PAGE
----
Stewart said the developer is finalizing a leasing opportunity with a private-sector tenant for the remaining space at The Refinery, part of the original plan for the building.
“We’d love to see industry rubbing elbows with our academic tenants over there,” she said.
The move to The Refinery was a move up for Tech Launch Arizona, which solicits inventions from UA faculty members, helps them develop and patent them and licenses them to private companies including startups founded by faculty.
TLA for most of its nearly 10-year history has been housed at the 1960s-era former Tucson Electric Power Co. headquarters on West Sixth Street.
Doug Hockstad, assistant vice president of Tech Launch Arizona, said The Refinery is a little further from the main UA campus than the old TEP building, but The Bridges site allows for collaboration with other UA agencies and is expected to attract more private research.
“To an extent, I feel more part of the campus here, because TEP was just a building by itself, a mile and a half from campus,” he said. “This is going to be a building with a bunch of other research buildings and companies around it, two miles south of campus, so we’re almost no further and we’ll be around other people.”
Tech Launch Arizona had a $1.6 billion economic impact on the local economy from fiscal 2017 through 2021, according to a report released Wednesday, May 18, by the UA.
Long-term plans by Tech Parks Arizona have called for a lab building to be built in the UA area of The Bridges, which comprises about 65 acres in the larger, 350-acre multi-use development.
Arizona Public Media, the UA’s nonprofit public broadcasting affiliate, is in the design phase for a new $45 million, 50,000-square-foot building to be built at The Bridges by 2025.
Stewart said she is working with the developer of The Refinery, Salt Lake City-based Boyer Co., on concepts for another building but nothing has been finalized.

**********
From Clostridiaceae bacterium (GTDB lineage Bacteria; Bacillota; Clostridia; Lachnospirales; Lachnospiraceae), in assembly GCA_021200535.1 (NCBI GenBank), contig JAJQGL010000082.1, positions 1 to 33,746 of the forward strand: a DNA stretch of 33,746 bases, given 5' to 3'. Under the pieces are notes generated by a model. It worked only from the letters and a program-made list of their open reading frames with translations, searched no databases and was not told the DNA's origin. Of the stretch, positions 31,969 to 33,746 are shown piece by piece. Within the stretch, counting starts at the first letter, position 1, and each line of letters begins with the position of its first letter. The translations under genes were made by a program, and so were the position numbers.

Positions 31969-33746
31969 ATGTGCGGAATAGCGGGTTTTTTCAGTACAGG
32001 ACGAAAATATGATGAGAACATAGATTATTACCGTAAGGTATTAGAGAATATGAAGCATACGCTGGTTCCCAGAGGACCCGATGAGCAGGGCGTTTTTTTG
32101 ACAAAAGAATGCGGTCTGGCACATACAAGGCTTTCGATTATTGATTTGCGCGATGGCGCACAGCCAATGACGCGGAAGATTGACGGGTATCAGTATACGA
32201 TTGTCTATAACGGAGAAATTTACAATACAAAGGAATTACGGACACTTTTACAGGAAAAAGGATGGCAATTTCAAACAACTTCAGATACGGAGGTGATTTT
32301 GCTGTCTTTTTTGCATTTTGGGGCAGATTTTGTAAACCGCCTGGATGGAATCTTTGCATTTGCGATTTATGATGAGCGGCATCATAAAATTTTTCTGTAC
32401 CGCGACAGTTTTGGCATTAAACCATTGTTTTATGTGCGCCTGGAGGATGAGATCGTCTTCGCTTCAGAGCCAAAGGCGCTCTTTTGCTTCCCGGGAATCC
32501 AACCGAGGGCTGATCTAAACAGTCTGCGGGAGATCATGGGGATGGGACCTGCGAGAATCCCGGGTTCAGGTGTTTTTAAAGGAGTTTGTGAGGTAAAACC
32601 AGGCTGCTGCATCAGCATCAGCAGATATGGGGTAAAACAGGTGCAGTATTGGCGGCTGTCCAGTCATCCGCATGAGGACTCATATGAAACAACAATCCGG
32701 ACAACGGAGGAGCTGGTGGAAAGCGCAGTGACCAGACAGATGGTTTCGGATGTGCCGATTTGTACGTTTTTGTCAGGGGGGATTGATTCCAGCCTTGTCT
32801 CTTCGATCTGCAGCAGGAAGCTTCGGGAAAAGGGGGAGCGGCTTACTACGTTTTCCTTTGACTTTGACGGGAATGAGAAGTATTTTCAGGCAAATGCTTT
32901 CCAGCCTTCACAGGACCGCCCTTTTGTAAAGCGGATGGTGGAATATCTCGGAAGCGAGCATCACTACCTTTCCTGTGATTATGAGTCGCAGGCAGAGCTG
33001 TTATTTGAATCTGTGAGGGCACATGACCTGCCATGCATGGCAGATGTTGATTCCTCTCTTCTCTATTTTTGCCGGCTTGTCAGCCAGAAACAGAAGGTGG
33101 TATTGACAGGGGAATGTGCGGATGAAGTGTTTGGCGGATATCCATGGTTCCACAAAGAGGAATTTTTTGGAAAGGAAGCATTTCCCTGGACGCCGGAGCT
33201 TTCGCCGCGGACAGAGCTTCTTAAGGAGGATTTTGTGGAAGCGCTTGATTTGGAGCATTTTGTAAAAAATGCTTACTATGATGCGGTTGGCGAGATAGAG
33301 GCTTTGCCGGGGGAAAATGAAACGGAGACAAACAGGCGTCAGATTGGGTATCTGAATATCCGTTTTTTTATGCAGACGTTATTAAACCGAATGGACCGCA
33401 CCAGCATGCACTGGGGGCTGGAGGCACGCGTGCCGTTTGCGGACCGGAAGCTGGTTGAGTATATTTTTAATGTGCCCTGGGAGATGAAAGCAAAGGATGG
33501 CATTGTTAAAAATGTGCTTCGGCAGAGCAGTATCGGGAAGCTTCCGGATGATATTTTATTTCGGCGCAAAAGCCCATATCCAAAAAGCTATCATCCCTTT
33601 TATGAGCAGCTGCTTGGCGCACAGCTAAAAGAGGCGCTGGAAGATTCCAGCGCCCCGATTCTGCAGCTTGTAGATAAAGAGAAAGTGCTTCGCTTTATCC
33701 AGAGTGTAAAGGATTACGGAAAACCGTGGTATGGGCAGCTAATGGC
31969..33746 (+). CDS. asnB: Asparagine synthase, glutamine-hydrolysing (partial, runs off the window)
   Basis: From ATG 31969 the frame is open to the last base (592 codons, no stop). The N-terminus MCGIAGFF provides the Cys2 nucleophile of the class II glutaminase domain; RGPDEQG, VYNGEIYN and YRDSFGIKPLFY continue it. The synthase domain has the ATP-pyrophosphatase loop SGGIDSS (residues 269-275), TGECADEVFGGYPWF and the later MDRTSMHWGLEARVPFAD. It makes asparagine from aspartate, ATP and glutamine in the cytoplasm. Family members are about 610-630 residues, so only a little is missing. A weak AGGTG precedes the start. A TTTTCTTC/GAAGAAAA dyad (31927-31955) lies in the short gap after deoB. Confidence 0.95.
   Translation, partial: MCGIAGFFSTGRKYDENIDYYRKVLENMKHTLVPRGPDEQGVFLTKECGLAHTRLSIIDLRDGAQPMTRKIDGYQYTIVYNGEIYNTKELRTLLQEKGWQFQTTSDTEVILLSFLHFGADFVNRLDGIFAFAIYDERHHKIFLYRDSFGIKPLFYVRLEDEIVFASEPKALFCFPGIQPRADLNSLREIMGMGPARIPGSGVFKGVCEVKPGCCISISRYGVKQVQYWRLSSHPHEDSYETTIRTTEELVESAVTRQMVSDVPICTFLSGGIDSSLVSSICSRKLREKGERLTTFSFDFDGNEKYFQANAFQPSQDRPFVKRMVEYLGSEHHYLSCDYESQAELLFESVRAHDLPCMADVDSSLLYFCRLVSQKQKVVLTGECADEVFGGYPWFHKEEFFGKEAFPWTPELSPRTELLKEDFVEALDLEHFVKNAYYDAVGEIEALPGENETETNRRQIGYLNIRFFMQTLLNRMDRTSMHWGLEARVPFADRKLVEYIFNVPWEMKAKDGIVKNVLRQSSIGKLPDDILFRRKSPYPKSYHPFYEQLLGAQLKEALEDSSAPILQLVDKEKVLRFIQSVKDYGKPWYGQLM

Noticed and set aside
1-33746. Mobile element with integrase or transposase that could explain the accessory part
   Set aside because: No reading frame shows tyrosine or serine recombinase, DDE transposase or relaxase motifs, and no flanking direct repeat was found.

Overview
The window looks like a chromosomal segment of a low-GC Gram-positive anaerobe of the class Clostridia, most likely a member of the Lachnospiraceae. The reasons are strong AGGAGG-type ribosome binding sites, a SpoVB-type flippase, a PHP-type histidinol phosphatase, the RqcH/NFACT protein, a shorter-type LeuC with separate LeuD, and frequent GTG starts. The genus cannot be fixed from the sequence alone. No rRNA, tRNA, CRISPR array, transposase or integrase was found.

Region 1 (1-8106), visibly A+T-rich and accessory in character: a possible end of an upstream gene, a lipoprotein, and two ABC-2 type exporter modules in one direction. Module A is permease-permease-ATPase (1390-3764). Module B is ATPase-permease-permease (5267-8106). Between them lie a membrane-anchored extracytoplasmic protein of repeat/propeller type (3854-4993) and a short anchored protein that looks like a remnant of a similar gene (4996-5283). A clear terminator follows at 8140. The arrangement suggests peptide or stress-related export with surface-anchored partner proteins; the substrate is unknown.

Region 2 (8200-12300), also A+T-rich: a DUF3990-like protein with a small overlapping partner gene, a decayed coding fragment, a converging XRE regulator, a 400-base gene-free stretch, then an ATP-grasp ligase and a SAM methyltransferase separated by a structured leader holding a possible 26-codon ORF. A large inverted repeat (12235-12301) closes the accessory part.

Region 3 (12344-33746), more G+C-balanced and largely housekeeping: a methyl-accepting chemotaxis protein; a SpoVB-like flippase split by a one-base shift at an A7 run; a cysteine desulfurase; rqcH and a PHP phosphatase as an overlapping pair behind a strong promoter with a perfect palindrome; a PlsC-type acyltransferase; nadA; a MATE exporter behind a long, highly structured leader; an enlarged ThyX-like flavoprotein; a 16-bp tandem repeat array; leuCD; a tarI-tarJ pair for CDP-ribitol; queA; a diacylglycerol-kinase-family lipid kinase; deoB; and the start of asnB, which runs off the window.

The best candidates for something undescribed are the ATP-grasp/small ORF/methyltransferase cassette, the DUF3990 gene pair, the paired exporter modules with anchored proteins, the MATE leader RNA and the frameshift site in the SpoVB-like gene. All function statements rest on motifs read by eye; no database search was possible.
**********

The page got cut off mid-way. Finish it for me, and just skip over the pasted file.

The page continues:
TLA’s space features cubicles and offices for its roughly 30 employees, including licensing managers, who help protect and license technologies developed at the UA, as well as conference rooms and open collaborative spaces.
“We wanted a lot of space, as much open space we can get, and hopefully there is a lot more energy and activity with all the open space,” Hockstad said.
And when quiet is needed, the new Tech Launch office includes soundproof one- and two-person “phone booths” where agency employees and faculty clients can meet.
Another of The Refinery’s initial tenants, UA-ARC, is focused on extending the UA’s research reach by handling technology that requires compliance with regulatory and security measures the university is not equipped to handle.
Established in 2019 as the next generation of the UA Defense and Security Research Institute, UA-ARC is focused on solving complex national security problems with a focus on cyber operations, quantum computing, hypersonics, optics, space and medicine.
UA-ARC has about 10 employees, and President and CEO Austin Yamada said that while that will grow, the corporation will rely on faculty expertise from across the UA campus.
And while the UA-ARC’s space at The Refinery doesn’t include labs, it includes flexible project meeting rooms that are connected by dividers that can be removed to create larger spaces.
Austin Yamada, president/CEO, of the University of Arizona’s Applied Research Corporation
“We’re very small, and intentionally so,” Yamada said. “We’re here to facilitate the university’s leveraging their research enterprise into applications where previously they weren’t able to operate.”
There are number of reasons why the UA-ARC is needed, Yamada said, including areas constrained by government security requirements or contractual terms the university can’t accept.
UA-ARC is a member of several defense-related consortia that are able to work through a streamlined federal funding vehicle known as “Other Transaction Authority” (OTA) that is not subject to regular Federal Acquisition Regulations — which Yamada said can be impractical for getting much-needed new technologies onto the front line.
“All the hoops we have to go through to avoid fraud, waste and abuse — that’s all well and good,” said Yamada, whose 25-year government career included a stint as deputy assistant secretary of defense for special operations and combating terrorism.
“The end result is you usually end up deploying something that’s obsolete,” he said.
UA-ARC is part of the National Armament Consortium, the largest collaborative organization working with the Pentagon to develop arms technologies in support of the nation’s security.